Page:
San Francisco based Twitter.com experienced a short but visible exploit yesterday when someone realized Twitter.com failed to replug an old exploit allowing cross-site scripting. This oversight allowed users to enter scripts in the form of text and caused viewers on Twitter.com who mouseover the tweet to see a color change or retweet without the users knowledge. The security exploit was discovered and fixed within six hours.
Twitter said the exploit did not compromise security or passwords posting an updated on their blog writing
This exploit affected Twitter.com and did not impact our mobile web site or our mobile applications. The vast majority of exploits related to this incident fell under the prank or promotional categories. Users may still see strange retweets in their timelines caused by the exploit. However, we are not aware of any issues related to it that would cause harm to computers or their accounts. And, there is no need to change passwords because user account information was not compromised through this exploit.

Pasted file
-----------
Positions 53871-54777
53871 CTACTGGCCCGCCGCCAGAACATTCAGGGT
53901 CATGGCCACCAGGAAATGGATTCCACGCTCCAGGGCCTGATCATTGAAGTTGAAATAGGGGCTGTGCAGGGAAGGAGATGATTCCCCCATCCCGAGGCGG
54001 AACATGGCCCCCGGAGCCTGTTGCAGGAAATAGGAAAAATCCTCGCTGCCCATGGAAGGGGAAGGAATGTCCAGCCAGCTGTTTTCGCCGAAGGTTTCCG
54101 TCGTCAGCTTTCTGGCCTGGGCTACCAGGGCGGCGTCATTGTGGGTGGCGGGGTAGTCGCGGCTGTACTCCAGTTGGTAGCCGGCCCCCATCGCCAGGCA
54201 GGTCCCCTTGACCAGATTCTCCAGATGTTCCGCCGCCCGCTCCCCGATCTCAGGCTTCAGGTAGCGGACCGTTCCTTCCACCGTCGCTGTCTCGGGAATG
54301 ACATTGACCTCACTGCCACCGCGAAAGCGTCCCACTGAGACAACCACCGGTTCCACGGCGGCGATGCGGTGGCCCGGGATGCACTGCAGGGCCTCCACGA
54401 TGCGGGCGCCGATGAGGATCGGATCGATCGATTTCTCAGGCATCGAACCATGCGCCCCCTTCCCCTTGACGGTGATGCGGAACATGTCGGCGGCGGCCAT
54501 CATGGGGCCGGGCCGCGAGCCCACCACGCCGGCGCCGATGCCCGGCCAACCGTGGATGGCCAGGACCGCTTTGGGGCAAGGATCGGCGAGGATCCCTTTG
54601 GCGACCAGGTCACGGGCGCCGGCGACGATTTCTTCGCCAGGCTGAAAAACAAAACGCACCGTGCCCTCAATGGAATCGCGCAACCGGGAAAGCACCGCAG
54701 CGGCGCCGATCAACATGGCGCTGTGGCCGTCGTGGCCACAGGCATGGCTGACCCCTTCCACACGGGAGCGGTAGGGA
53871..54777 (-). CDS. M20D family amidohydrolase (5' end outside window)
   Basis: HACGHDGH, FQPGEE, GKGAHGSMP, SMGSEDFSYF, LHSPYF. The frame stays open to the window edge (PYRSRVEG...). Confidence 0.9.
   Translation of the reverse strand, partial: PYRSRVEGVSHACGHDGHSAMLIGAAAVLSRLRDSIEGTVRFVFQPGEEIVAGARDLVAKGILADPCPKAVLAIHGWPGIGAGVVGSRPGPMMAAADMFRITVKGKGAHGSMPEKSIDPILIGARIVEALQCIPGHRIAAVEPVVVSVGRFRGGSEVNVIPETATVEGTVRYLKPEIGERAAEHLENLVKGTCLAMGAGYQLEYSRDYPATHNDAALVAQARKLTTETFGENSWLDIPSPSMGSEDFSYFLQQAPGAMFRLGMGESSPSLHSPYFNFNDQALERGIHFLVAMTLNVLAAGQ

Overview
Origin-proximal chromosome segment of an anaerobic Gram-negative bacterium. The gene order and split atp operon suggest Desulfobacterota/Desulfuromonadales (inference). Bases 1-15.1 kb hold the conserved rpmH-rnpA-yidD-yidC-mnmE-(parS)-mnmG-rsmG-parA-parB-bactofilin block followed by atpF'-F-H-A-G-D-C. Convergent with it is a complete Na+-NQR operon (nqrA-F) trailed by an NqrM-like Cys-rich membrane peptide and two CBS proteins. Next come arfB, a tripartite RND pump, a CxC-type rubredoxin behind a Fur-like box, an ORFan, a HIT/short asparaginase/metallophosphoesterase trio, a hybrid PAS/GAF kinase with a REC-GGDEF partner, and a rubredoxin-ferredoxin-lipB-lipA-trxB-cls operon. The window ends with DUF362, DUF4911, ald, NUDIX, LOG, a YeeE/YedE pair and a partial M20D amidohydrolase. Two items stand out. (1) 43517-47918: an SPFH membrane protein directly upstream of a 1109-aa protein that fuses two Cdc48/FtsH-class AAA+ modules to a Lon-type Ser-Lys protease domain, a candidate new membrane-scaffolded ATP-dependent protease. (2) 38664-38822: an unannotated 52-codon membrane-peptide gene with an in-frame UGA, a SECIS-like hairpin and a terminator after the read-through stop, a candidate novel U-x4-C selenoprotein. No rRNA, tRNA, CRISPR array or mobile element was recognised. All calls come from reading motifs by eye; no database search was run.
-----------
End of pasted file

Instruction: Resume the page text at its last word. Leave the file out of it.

The White House twitter account with over 1.8 million followers was briefly affected. Twitter pointed out that third party applications such as Tweekdeck were not affected. As the popularity of Twitter grows, they are increasingly becoming the target of viruses, malware, and exploits. Users need to be extra vigilant when using popular sites such as Twitter, Facebook, and Gmail.
Both Facebook and Gmail recently added additional security to protect user accounts. Twitter themselves recently required all third party apps to use OAuth to authenticate preventing those apps from storing user passwords. Additional security steps unfortunately usually means more steps for users. It’s a necessary trade off and just par for the course in using popular social networking services. Users of Firefox also have the option of adding the NoScript add-on to prevent automatic execution of scripts.